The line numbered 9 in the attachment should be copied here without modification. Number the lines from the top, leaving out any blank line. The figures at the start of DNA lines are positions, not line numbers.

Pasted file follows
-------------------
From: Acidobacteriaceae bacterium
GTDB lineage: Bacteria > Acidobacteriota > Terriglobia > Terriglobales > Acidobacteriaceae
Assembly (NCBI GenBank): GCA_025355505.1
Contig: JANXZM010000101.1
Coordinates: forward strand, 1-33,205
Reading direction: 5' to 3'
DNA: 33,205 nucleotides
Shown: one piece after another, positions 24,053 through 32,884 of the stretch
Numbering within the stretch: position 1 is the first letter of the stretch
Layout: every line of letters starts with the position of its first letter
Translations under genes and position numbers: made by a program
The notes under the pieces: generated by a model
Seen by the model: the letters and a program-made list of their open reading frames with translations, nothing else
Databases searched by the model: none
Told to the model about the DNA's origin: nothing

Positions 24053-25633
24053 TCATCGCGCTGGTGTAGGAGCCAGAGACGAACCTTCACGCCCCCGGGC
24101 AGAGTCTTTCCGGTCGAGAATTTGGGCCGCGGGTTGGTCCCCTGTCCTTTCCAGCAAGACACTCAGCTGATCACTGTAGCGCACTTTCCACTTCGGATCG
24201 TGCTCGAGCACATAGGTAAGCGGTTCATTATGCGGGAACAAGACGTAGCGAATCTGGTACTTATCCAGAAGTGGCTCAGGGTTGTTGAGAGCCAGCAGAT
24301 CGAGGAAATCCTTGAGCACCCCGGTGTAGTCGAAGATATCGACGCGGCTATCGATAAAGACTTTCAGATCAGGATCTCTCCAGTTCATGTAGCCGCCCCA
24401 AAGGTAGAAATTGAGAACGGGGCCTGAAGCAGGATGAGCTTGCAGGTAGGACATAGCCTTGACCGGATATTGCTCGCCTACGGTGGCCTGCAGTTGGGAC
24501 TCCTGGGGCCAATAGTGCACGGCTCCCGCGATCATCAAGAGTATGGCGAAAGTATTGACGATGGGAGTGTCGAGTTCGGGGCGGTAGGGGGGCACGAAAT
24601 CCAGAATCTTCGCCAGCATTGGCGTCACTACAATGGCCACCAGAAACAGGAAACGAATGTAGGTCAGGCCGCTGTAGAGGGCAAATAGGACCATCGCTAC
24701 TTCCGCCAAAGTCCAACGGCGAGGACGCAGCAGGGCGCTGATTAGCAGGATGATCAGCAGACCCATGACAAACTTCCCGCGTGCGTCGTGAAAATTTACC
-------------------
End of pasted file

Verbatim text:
Numbering within the stretch: position 1 is the first letter of the stretch